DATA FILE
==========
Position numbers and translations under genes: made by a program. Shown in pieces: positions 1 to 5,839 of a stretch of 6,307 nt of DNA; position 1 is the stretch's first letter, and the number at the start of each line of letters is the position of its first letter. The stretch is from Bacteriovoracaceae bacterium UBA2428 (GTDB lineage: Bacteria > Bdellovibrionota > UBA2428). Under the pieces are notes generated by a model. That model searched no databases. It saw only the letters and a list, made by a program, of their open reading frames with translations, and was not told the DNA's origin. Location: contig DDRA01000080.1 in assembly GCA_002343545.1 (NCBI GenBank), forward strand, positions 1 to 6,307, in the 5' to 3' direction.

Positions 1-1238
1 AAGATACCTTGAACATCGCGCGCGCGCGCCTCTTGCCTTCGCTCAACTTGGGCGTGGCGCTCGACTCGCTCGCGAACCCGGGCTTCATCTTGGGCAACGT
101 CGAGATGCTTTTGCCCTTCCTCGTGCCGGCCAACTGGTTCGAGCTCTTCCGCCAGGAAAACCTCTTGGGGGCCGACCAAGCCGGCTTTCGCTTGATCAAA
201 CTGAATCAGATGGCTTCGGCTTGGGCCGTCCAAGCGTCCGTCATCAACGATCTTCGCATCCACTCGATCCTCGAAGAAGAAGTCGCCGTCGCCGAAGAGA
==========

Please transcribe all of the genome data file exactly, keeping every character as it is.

Position numbers and translations under genes: made by a program. Shown in pieces: positions 1 to 5,839 of a stretch of 6,307 nt of DNA; position 1 is the stretch's first letter, and the number at the start of each line of letters is the position of its first letter. The stretch is from Bacteriovoracaceae bacterium UBA2428 (GTDB lineage: Bacteria > Bdellovibrionota > UBA2428). Under the pieces are notes generated by a model. That model searched no databases. It saw only the letters and a list, made by a program, of their open reading frames with translations, and was not told the DNA's origin. Location: contig DDRA01000080.1 in assembly GCA_002343545.1 (NCBI GenBank), forward strand, positions 1 to 6,307, in the 5' to 3' direction.

Positions 1-1238
1 AAGATACCTTGAACATCGCGCGCGCGCGCCTCTTGCCTTCGCTCAACTTGGGCGTGGCGCTCGACTCGCTCGCGAACCCGGGCTTCATCTTGGGCAACGT
101 CGAGATGCTTTTGCCCTTCCTCGTGCCGGCCAACTGGTTCGAGCTCTTCCGCCAGGAAAACCTCTTGGGGGCCGACCAAGCCGGCTTTCGCTTGATCAAA
201 CTGAATCAGATGGCTTCGGCTTGGGCCGTCCAAGCGTCCGTCATCAACGATCTTCGCATCCACTCGATCCTCGAAGAAGAAGTCGCCGTCGCCGAAGAGA